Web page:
His name is Matthew Gus Brennan Cassel, but his fans simply refer to him as Matt Cassel. Cassel, nicknamed “Moose” as a young lad, has had quite an interesting career in both college and professional sports.
Unfortunately, the Moose has always played second fiddle to other more popular sports figures throughout his career. For example, during his entire college football career at the University of Southern California, the Moose played behind Heisman Trophy winners Matt Leinart and Carson Palmer. When he was drafted in 2005, he also found himself playing back-up again behind NFL legend Tom Brady of the New England Patriots. And as recent as 2011, Cassel was still playing “second banana” when he was named as an alternate to the Pro Bowl in place of that same New England quarterback. One could argue that the Moose has simply been unlucky in his football career because wherever he goes a better player at his position also goes.
Nevertheless, there are no indications that he is incapable of being a competitor or leader on the football field. I think that he proved to all of us in December of 2010, as well as the 2008 NFL season, that he is still a Trojan Man. In 2008, after a season ending injury to Tom Brady by former Chiefs safety Bernard Pollard, Cassel led the Patriots to an 11-5 record; and for the first time in NFL history an 11-5 team didn’t make the playoffs. Again in 2010, the Moose proved his heart and leadership when he underwent emergency appendectomy surgery, and then two weeks later led the Chiefs to victories over both the Rams and the Titans. Fortunately, those two victories were ultimately the deciding factor in the Chiefs capturing the 2010 AFC West title. We can’t deny the fact that the Moose is very athletic and very capable. In fact, the Moose even played one year of college baseball while at USC where he finished his career with a 0-1 pitching record, with ten strikeouts and four walks. In the eight games total in which he played he acquired two saves, and had an ERA of 9.35 (Ugghh!). Surprisingly though, he struck out in his only at bat during those eight games.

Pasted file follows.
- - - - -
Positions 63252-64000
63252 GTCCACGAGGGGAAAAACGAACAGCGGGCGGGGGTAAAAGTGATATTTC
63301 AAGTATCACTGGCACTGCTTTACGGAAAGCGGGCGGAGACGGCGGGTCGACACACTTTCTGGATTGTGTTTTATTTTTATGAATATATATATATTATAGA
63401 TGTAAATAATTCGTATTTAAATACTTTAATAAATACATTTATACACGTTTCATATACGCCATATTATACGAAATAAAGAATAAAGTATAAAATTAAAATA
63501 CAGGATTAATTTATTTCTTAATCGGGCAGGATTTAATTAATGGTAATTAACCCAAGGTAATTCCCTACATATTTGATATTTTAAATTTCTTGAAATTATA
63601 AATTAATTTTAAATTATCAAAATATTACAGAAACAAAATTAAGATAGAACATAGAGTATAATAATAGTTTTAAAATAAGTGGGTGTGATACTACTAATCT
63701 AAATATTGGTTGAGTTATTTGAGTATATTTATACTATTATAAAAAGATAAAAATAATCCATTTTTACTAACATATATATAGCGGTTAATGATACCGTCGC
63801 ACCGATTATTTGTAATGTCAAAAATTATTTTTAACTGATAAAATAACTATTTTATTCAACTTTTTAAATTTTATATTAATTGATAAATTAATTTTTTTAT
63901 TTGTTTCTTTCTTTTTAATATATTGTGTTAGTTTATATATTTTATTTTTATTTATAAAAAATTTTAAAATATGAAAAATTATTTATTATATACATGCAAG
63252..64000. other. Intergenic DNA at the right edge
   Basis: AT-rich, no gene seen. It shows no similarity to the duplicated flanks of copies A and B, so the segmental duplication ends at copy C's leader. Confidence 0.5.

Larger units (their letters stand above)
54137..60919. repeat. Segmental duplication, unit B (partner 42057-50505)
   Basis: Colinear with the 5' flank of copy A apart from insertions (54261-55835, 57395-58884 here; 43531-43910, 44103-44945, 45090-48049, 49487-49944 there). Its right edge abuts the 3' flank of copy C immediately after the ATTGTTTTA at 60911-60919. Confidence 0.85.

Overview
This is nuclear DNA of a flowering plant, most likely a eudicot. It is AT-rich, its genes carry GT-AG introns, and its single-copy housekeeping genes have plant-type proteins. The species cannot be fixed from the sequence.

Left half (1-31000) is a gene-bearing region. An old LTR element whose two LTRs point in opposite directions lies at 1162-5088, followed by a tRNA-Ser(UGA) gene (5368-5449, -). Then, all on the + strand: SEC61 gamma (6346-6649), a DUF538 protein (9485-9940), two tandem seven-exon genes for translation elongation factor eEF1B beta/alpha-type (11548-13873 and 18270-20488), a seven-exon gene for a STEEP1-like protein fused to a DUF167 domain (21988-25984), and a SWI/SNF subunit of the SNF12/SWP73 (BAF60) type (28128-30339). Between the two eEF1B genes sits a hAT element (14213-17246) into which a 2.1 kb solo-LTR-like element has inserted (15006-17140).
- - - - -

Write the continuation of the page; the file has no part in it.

In any event, as time has passed things did eventually work out for the Moose for he has literally found himself a home and a job as commander and chief. He doesn’t have to look over his shoulder anymore, or lose any of the attention from fans that professional athletes love to immerse themselves in. In this instance, he is finally considered “the man,” or “the Moose.” He is entering the fourth year of a six-year, $62.7 million contract that included $28 million in guaranteed money, and in 2012 he will have as many weapons as the Patriots did in 2008 when he passed for nearly 3,700 yards and 21 touchdowns. For the upcoming football season, Matt Cassel has found himself standing alone with the hopes of an entire franchise resting on his shoulders. As it stands, the Moose is the guy, and the time is NOW. There is no plan B. The franchise has gone out of their way to provide him with everything that he needs to succeed. He has been accommodated with the finest of resources. The Moose has gotten lucky for once, and from this point forward there will be no room for any excuses.
Since Bruce Smith gave Joe Montana a concussion in the 1994 AFC Championship game (where fans also saw Thurman Thomas rush 33 times for 186 yards and 3 TD’s), Chiefs fans have been yearning for a Super Bowl caliber quarterback. Since that time the Chiefs have been led by quarterbacks such as Steve Bono, Elvis Grbac, Trent Green, and Damon Huard, and I can’t forget poor Brodie. Of that group, Trent Green had received the most votes for “most likely to succeed.”